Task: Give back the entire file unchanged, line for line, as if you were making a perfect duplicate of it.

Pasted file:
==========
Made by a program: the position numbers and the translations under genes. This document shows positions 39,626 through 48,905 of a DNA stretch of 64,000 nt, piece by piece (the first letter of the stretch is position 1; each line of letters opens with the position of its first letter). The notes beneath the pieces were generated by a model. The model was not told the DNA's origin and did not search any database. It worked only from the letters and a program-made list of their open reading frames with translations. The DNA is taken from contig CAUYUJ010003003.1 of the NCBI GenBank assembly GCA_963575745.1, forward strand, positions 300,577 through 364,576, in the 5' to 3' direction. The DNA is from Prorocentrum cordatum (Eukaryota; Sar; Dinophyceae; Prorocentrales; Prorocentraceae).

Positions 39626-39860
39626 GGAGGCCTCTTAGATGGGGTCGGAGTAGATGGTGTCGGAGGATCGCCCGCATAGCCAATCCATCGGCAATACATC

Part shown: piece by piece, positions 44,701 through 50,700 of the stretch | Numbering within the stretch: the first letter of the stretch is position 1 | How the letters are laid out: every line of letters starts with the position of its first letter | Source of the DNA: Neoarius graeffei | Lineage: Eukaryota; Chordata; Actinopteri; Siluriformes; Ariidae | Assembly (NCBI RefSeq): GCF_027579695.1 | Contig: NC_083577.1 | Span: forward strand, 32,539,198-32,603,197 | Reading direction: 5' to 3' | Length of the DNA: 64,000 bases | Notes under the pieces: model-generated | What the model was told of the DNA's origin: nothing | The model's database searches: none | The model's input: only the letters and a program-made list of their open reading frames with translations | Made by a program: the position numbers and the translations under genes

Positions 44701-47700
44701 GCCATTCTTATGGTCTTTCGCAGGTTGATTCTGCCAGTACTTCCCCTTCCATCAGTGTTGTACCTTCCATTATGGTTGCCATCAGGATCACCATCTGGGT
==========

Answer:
Made by a program: the position numbers and the translations under genes. This document shows positions 39,626 through 48,905 of a DNA stretch of 64,000 nt, piece by piece (the first letter of the stretch is position 1; each line of letters opens with the position of its first letter). The notes beneath the pieces were generated by a model. The model was not told the DNA's origin and did not search any database. It worked only from the letters and a program-made list of their open reading frames with translations. The DNA is taken from contig CAUYUJ010003003.1 of the NCBI GenBank assembly GCA_963575745.1, forward strand, positions 300,577 through 364,576, in the 5' to 3' direction. The DNA is from Prorocentrum cordatum (Eukaryota; Sar; Dinophyceae; Prorocentrales; Prorocentraceae).

Positions 39626-39860
39626 GGAGGCCTCTTAGATGGGGTCGGAGTAGATGGTGTCGGAGGATCGCCCGCATAGCCAATCCATCGGCAATACATC

Part shown: piece by piece, positions 44,701 through 50,700 of the stretch | Numbering within the stretch: the first letter of the stretch is position 1 | How the letters are laid out: every line of letters starts with the position of its first letter | Source of the DNA: Neoarius graeffei | Lineage: Eukaryota; Chordata; Actinopteri; Siluriformes; Ariidae | Assembly (NCBI RefSeq): GCF_027579695.1 | Contig: NC_083577.1 | Span: forward strand, 32,539,198-32,603,197 | Reading direction: 5' to 3' | Length of the DNA: 64,000 bases | Notes under the pieces: model-generated | What the model was told of the DNA's origin: nothing | The model's database searches: none | The model's input: only the letters and a program-made list of their open reading frames with translations | Made by a program: the position numbers and the translations under genes

Positions 44701-47700
44701 GCCATTCTTATGGTCTTTCGCAGGTTGATTCTGCCAGTACTTCCCCTTCCATCAGTGTTGTACCTTCCATTATGGTTGCCATCAGGATCACCATCTGGGT